The Comfort of Patterns
As a child, I used to find patterns in everything: marks on the worn linoleum floor in our old house, the shadow of a moving curtain on a window screen, the ever-changing reflections along the dark, shady creek I walked barefoot in. I found it calming to draw gradually evolving repeated line formations.
My severely autistic son makes sense of the world through patterns, as we all do in some way. Though using language is challenging for him, he wants names for the repetitive forms he sees. He holds up a large pillow quilted together from a hodgepodge of fabric patches.
“What’s this?” he asks several times each week about the same patch of fabric.
“Zigzag. That’s a zigzag pattern,” I reply.
“Zigzag pattern!” he says, satisfied until he needs to ask again.
Walking in nature offers countless fascinating repetitive forms to see and hear. Rivers and creeks bend and turn in curves, fields overlap like patchwork in the distance, and leaves and branches create undulating waves of light and sound as we walk along a trail.
I don’t know why cyclically repeated images and sounds bring comfort to some people, but they do for me, and I believe they do for my son as well.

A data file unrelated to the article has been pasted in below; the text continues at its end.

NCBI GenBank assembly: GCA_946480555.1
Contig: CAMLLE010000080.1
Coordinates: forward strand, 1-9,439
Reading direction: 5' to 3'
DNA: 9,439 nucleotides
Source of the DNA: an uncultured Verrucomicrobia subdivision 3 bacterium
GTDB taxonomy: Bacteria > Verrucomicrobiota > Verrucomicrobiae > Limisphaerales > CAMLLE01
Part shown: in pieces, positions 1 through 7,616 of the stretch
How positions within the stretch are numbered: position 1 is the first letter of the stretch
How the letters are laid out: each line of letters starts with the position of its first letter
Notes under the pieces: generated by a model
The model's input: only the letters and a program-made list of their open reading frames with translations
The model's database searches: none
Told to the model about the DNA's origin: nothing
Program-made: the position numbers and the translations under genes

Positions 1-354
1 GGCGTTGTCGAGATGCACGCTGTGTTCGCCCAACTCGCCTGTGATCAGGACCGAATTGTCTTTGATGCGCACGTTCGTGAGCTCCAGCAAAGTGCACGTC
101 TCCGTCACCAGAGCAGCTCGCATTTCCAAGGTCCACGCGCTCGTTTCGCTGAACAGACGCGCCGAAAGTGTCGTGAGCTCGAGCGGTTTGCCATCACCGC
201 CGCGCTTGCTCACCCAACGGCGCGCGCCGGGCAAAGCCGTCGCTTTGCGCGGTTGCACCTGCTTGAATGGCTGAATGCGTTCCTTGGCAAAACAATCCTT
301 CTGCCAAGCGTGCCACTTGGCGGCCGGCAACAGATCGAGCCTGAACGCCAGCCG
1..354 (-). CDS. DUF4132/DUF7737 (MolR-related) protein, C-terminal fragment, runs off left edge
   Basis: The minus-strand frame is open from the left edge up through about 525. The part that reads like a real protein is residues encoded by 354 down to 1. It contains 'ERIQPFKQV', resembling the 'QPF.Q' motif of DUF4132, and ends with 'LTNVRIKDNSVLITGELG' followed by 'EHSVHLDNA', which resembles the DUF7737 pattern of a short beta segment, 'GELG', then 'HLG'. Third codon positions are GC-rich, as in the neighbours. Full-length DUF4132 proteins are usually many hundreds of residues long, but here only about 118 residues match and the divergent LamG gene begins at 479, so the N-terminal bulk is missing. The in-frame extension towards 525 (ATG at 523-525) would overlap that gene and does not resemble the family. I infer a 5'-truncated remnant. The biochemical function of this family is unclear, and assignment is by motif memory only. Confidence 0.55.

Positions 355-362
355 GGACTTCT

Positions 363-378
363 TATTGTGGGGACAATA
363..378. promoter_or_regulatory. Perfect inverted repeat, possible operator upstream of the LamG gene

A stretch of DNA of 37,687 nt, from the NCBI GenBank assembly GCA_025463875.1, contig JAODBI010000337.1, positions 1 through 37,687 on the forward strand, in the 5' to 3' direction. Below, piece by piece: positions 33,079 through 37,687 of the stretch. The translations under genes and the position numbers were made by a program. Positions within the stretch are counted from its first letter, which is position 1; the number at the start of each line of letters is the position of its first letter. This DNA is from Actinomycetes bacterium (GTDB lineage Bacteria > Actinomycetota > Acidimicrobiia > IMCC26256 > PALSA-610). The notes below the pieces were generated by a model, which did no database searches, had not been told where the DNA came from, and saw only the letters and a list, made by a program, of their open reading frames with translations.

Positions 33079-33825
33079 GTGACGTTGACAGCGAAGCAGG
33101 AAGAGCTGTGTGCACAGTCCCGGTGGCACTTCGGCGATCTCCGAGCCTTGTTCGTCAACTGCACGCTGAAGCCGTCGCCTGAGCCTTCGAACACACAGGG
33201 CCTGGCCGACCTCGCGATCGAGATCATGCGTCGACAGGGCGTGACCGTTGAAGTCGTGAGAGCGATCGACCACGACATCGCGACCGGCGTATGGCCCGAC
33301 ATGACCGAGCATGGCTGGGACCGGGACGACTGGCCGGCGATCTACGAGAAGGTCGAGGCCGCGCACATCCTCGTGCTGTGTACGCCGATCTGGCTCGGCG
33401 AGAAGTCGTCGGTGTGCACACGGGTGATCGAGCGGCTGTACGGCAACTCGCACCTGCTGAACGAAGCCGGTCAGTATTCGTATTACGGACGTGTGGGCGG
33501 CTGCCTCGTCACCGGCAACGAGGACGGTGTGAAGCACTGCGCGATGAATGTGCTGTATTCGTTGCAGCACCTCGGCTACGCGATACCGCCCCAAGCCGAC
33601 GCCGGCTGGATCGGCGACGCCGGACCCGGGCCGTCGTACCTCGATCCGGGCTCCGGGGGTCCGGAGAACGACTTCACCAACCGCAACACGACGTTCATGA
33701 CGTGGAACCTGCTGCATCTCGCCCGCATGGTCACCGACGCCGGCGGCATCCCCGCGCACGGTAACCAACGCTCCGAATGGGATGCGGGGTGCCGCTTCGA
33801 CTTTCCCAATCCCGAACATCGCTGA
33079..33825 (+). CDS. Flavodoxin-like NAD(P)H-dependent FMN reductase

May you stumble onto patterns in your daily life that delight your eyes, stir memories, or perhaps bring calm.
This week’s HikingAutism Hike Notes from the archives is Pulgas Ridge, an area offering a wide variety of trails mixing open space and shady areas.
For those interested in disabilities awareness, I had an enlightening conversation with the wonderful hosts of the “Journeys” podcast: https://www.youtube.com/watch?v=_F_fOLm-M0A
This week’s Hike Notes from the Archives:
(Original Hike Notes 71): Pulgas Ridge
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Sharing insights and hiking highlights (Hikes, Hike Search by Area) from the special needs caregiver front in San Francisco.